Until Karl Malone offered, it had not occurred to General Manager Mitch Kupchak -- to anyone but Malone, it seems -- that Malone and Gary Payton would come to the Lakers in the same off-season.
In fact, Kupchak said Wednesday, he at times doubted that the Lakers -- well over the NBA salary cap and therefore severely limited in what they could bid -- would be particularly attractive to either, financially speaking.
But, two weeks ago, over lunch, Malone said he would play for $1.5 million, if the larger chunk went to Payton. The Lakers, then, were free to offer Payton a contract that would start at $4.9 million, still light by NBA superstar standards.
"Quite frankly," Kupchak said, "I didn't expect to get either one for just the mid-level [exception]."
On Tuesday night, several Laker executives -- Kupchak, Ronnie Lester, Bill Bertka and John Black -- sat in a hotel room, Malone on the telephone, everyone leaning in, everyone with their eye on the other side of the room. In the previous several days, with both having committed to the Lakers, Payton would call and ask if Malone was still in, and Malone would call and ask the same of Payton.
"When Gary walked through the door," Kupchak recalled, "I said, 'We did it.' "
The contracts were signed, and Kupchak breathed again.
"I could never have gone to a player of his stature and asked him to play for [$1.5 million]," Kupchak said. "I would have expected to be hung up on.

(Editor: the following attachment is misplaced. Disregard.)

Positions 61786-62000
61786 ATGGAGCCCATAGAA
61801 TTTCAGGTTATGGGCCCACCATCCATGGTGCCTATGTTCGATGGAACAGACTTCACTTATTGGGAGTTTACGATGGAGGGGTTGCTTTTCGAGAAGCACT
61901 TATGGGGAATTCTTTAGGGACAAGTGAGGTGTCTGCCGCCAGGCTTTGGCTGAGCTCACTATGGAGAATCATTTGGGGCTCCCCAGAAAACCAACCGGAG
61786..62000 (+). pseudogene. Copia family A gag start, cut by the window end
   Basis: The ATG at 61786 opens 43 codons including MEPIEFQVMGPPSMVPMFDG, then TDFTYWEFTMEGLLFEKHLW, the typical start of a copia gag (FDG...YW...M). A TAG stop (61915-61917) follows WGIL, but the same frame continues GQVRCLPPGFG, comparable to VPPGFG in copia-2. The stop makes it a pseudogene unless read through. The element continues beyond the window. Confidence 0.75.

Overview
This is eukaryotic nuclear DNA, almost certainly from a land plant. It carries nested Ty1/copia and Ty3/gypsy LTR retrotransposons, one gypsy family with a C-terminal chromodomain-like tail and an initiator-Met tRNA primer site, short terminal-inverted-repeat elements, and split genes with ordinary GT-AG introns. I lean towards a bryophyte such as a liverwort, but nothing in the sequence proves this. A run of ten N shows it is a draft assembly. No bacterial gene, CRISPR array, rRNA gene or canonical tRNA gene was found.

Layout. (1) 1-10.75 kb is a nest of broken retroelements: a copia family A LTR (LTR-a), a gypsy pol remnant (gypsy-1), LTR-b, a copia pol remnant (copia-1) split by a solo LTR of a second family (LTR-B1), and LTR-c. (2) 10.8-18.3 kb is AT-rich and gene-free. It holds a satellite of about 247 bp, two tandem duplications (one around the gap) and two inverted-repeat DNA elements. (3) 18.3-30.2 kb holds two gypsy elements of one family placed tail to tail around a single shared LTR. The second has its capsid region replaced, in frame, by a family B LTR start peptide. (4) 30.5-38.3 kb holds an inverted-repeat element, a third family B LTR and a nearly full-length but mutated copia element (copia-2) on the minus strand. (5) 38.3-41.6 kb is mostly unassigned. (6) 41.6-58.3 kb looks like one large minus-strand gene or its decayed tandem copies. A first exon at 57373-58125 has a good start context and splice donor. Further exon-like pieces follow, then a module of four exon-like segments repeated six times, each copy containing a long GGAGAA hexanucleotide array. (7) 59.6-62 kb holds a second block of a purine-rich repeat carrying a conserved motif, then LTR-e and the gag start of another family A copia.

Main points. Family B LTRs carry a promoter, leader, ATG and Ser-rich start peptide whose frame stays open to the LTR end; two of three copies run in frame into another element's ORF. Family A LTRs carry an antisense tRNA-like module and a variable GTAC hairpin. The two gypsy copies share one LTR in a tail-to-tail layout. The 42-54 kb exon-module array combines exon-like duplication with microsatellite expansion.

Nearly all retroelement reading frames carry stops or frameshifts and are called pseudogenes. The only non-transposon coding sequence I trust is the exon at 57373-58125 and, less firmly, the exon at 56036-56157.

"That is so unique, to have a player such as Karl step forward and say, 'I'll take less. Give him more.' That's unique. That's the beauty of this thing. Karl and Gary are older and they know what they want. There's no guarantee it'll work. Nothing is ever guaranteed. But I think it has a chance."
Given the financial compromises both players made, Kupchak left the lengths of the contracts up to the players. Both agreed to two-year deals, the second year with player options.
Payton, five years younger than Malone, was offered as many as four years and chose flexibility instead. At this time next year, seven of the current 12 Lakers could be free agents, including Kobe Bryant and Derek Fisher.
Kupchak, trying to have a good day, laughed at the prospect of what next July might bring.
"It's probably the way it should be," he said. "They should have the option to continue or not continue. But I will say we hardly, if ever, have lost a player we wanted to keep. So, we're not concerned."
Kupchak and Coach Phil Jackson spoke Wednesday, one of the topics being how much Malone would -- or could -- play center behind Shaquille O'Neal.
Their decision, with Malone's input, would have an impact on what Kupchak does from here, as he is mulling the addition of a backup center or front-court player in the coming weeks.
For that reason, Kupchak said, he has continued conversations with the agents for Robert Horry and Mark Madsen. He'll have only the veterans' minimum to offer.
"The door's not closed on either one," he said.
Malone and Payton will be introduced at a news conference this morning at Staples Center.... The team will bring 18 or 19 players to camp in Honolulu. Center Eric Chenowith, who played for the Lakers in the Long Beach summer league and will play for Phoenix on a summer-league team in Utah, could be invited.